By and large, each of these essays is strong and most take a similar approach. After introducing their chosen anachronistic issue, the historians plumb the Lincoln record, describing how Lincoln approached similar issues in his own time, such as the development of military technology or Lincoln's calculated shaping of his public image. This analysis is followed by consideration of how the similarities between Lincoln's period and the more recent and then delicate inferences of how Lincoln might have reacted to those later issues. Surprisingly, the most gingerly argument is made by Baker, who concludes that Lincoln could barely imagine women having the right to vote -- an issue one might reasonably assume Lincoln must actually have considered at some point in his life, as opposed to dropping an atomic bomb or dealing with television.

The opening chapters cover more expected ground in a movie companion-book. The book's editor, Karl Weber, contributes an essay, "The Faces of Lincoln," which chronicles the physical portrayal of Lincoln in photographs during his lifetime and in other art forms, including movies, in the generations thereafter. The actress Gloria Reuben, who portrays Mary Lincoln's confidant Elizabeth Keckley in Spielberg's movie, writes of her research and the process, and the deep emotion, of bringing the former slave turned businesswoman to the screen. And, as the abolition of slavery is the central drama of the movie, it is appropriate that Henry Louis Gates contributes an essay evaluating Lincoln and his approach to slavery and race relations; Gates has spent recent years considering this issue and his scholarship, along with his judicious approach, shine in the book's most sophisticated contribution.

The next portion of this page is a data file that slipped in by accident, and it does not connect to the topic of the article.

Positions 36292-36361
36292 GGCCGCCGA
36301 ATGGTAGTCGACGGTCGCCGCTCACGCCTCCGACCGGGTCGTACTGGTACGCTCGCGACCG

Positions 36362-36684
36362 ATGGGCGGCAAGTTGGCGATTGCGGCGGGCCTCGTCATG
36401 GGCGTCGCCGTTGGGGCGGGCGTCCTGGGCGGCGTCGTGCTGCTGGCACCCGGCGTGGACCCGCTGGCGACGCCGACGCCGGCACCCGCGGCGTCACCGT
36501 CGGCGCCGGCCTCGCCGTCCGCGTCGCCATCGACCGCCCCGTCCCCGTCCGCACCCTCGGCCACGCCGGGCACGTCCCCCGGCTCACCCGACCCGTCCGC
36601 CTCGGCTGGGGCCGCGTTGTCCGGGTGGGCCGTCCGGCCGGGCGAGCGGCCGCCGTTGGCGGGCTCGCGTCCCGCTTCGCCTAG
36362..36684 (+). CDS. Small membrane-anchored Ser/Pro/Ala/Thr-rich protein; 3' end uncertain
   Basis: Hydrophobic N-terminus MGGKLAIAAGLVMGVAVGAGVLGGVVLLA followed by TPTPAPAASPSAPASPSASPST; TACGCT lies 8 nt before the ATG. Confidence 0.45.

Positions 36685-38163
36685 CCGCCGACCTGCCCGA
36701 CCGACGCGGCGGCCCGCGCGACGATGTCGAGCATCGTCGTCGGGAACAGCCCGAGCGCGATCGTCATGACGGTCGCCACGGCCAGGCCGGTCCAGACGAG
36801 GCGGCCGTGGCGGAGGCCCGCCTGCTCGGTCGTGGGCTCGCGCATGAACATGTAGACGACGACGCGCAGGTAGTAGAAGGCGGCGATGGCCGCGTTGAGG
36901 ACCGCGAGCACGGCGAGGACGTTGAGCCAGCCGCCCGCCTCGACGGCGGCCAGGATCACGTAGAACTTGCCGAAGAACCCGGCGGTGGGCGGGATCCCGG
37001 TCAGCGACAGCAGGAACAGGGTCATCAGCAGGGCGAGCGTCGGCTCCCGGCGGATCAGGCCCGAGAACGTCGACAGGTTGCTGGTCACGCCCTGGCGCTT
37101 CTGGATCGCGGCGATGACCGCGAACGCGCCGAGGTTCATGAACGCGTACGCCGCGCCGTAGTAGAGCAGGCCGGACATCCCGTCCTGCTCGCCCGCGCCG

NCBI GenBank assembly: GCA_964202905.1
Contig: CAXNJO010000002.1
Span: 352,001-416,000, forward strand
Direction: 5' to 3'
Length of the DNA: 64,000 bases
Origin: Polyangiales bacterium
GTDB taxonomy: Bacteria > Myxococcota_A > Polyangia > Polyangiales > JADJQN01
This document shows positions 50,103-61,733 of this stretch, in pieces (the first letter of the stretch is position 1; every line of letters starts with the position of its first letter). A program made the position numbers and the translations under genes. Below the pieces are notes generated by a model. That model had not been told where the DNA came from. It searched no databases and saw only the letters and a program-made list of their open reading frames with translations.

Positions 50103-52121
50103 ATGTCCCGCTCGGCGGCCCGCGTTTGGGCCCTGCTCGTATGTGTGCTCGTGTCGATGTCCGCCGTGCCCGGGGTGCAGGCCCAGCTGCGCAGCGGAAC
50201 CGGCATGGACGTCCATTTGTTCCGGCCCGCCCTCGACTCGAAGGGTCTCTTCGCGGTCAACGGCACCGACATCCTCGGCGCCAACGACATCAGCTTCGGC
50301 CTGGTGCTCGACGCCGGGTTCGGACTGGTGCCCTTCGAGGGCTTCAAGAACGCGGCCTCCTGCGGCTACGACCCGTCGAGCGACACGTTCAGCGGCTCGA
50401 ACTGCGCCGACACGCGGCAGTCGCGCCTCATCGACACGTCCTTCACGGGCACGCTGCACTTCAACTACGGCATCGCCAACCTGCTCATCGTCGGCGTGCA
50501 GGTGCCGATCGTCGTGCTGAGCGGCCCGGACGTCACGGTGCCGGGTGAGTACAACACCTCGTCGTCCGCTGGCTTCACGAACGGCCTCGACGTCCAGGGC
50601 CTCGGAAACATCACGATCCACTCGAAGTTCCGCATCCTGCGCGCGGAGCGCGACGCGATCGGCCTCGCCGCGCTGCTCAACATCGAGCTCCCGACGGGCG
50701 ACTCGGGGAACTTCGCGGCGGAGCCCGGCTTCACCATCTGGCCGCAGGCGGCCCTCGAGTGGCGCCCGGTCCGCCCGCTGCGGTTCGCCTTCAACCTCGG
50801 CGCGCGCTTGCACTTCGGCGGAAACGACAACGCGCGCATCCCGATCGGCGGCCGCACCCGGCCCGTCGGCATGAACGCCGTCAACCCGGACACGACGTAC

Overall, the essays are interesting and informative. The one exception is an interview with Andrew Ferguson, author of the highly enjoyable "Land of Lincoln," which considers the pervasive Lincoln in modern American culture. Partially, this is due to the form: next to the other carefully crafted essays, the question and response format seems haphazard; mostly, though, it is due to Ferguson not offering much of interest in his answers. Still, this is hardly reason to ignore the otherwise strong collection assembled here.

This review is also published at http://lincolniana.blogspot.com/2013/09/book-review-lincoln-president-for-ages.h... ( )
  ALincolnNut | Sep 4, 2013 |
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Book description
Lincoln, in theaters November 9, portrays America’s 16th president when he faced two colossal challenges: winning the Civil War, and passing the Thirteenth Amendment, outlawing slavery and making permanent the promise of the Emancipation Proclamation. The politics of wartime, which required unity at all costs, conflicted with divisiveness of slavery. The president had to be at once true to his ideals and employ old-fashioned political cunning to outwit his rivals. This companion book, featuring a foreword by screenwriter Tony Kushner, invites historians and Lincoln experts to imagine Lincoln in eras other than his own, facing challenges of those times. How would Lincoln have handled the Second World War, or the politics of Civil Rights era, or the modern Republican Party? Using the character of Lincoln presented in the film - a man of high principle and low cunning - the book shows how Lincoln, a president for the ages, might indeed have taken America forward during other historic moments of drama and opportunity. "-- Provided by publisher.